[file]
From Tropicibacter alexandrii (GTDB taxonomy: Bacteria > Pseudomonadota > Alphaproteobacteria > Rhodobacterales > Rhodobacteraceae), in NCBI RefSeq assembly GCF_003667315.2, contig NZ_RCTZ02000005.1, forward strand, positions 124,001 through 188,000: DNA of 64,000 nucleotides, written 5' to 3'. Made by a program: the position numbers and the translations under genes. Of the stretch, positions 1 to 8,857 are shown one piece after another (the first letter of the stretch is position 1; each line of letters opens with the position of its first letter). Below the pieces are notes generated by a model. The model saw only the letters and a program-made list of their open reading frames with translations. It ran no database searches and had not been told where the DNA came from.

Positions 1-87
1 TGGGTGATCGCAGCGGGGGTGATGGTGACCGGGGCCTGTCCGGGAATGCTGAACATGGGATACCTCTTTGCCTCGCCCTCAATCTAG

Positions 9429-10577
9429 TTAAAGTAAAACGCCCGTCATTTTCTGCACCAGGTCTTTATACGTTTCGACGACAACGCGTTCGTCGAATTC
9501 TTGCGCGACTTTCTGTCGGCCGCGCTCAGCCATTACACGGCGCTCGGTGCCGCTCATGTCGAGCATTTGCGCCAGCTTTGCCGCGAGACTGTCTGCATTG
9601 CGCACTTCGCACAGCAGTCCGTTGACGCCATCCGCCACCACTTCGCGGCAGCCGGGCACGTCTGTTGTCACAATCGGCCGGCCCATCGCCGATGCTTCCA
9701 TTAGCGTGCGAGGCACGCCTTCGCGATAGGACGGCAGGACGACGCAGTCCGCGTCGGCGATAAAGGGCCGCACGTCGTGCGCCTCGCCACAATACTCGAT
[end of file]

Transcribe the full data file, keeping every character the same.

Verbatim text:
From Tropicibacter alexandrii (GTDB taxonomy: Bacteria > Pseudomonadota > Alphaproteobacteria > Rhodobacterales > Rhodobacteraceae), in NCBI RefSeq assembly GCF_003667315.2, contig NZ_RCTZ02000005.1, forward strand, positions 124,001 through 188,000: DNA of 64,000 nucleotides, written 5' to 3'. Made by a program: the position numbers and the translations under genes. Of the stretch, positions 1 to 8,857 are shown one piece after another (the first letter of the stretch is position 1; each line of letters opens with the position of its first letter). Below the pieces are notes generated by a model. The model saw only the letters and a program-made list of their open reading frames with translations. It ran no database searches and had not been told where the DNA came from.

Positions 1-87
1 TGGGTGATCGCAGCGGGGGTGATGGTGACCGGGGCCTGTCCGGGAATGCTGAACATGGGATACCTCTTTGCCTCGCCCTCAATCTAG

Positions 9429-10577
9429 TTAAAGTAAAACGCCCGTCATTTTCTGCACCAGGTCTTTATACGTTTCGACGACAACGCGTTCGTCGAATTC
9501 TTGCGCGACTTTCTGTCGGCCGCGCTCAGCCATTACACGGCGCTCGGTGCCGCTCATGTCGAGCATTTGCGCCAGCTTTGCCGCGAGACTGTCTGCATTG
9601 CGCACTTCGCACAGCAGTCCGTTGACGCCATCCGCCACCACTTCGCGGCAGCCGGGCACGTCTGTTGTCACAATCGGCCGGCCCATCGCCGATGCTTCCA
9701 TTAGCGTGCGAGGCACGCCTTCGCGATAGGACGGCAGGACGACGCAGTCCGCGTCGGCGATAAAGGGCCGCACGTCGTGCGCCTCGCCACAATACTCGAT